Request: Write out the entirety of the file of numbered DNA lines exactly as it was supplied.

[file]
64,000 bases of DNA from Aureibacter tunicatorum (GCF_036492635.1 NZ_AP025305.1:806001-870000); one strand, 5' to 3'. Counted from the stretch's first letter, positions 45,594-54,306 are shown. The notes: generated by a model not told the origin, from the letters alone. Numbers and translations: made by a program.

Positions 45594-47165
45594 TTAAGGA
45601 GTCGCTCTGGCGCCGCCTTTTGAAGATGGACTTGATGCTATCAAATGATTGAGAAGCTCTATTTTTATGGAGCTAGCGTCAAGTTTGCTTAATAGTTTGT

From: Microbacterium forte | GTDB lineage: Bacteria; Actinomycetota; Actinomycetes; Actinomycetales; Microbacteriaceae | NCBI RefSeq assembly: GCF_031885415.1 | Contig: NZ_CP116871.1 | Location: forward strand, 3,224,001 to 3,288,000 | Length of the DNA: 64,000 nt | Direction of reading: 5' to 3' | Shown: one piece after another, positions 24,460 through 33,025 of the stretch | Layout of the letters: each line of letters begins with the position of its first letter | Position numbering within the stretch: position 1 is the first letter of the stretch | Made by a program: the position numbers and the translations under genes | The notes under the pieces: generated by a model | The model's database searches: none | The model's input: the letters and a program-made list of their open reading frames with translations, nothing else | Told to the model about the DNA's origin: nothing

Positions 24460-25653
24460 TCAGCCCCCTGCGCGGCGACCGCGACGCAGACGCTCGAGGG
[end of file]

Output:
64,000 bases of DNA from Aureibacter tunicatorum (GCF_036492635.1 NZ_AP025305.1:806001-870000); one strand, 5' to 3'. Counted from the stretch's first letter, positions 45,594-54,306 are shown. The notes: generated by a model not told the origin, from the letters alone. Numbers and translations: made by a program.

Positions 45594-47165
45594 TTAAGGA
45601 GTCGCTCTGGCGCCGCCTTTTGAAGATGGACTTGATGCTATCAAATGATTGAGAAGCTCTATTTTTATGGAGCTAGCGTCAAGTTTGCTTAATAGTTTGT

From: Microbacterium forte | GTDB lineage: Bacteria; Actinomycetota; Actinomycetes; Actinomycetales; Microbacteriaceae | NCBI RefSeq assembly: GCF_031885415.1 | Contig: NZ_CP116871.1 | Location: forward strand, 3,224,001 to 3,288,000 | Length of the DNA: 64,000 nt | Direction of reading: 5' to 3' | Shown: one piece after another, positions 24,460 through 33,025 of the stretch | Layout of the letters: each line of letters begins with the position of its first letter | Position numbering within the stretch: position 1 is the first letter of the stretch | Made by a program: the position numbers and the translations under genes | The notes under the pieces: generated by a model | The model's database searches: none | The model's input: the letters and a program-made list of their open reading frames with translations, nothing else | Told to the model about the DNA's origin: nothing

Positions 24460-25653
24460 TCAGCCCCCTGCGCGGCGACCGCGACGCAGACGCTCGAGGG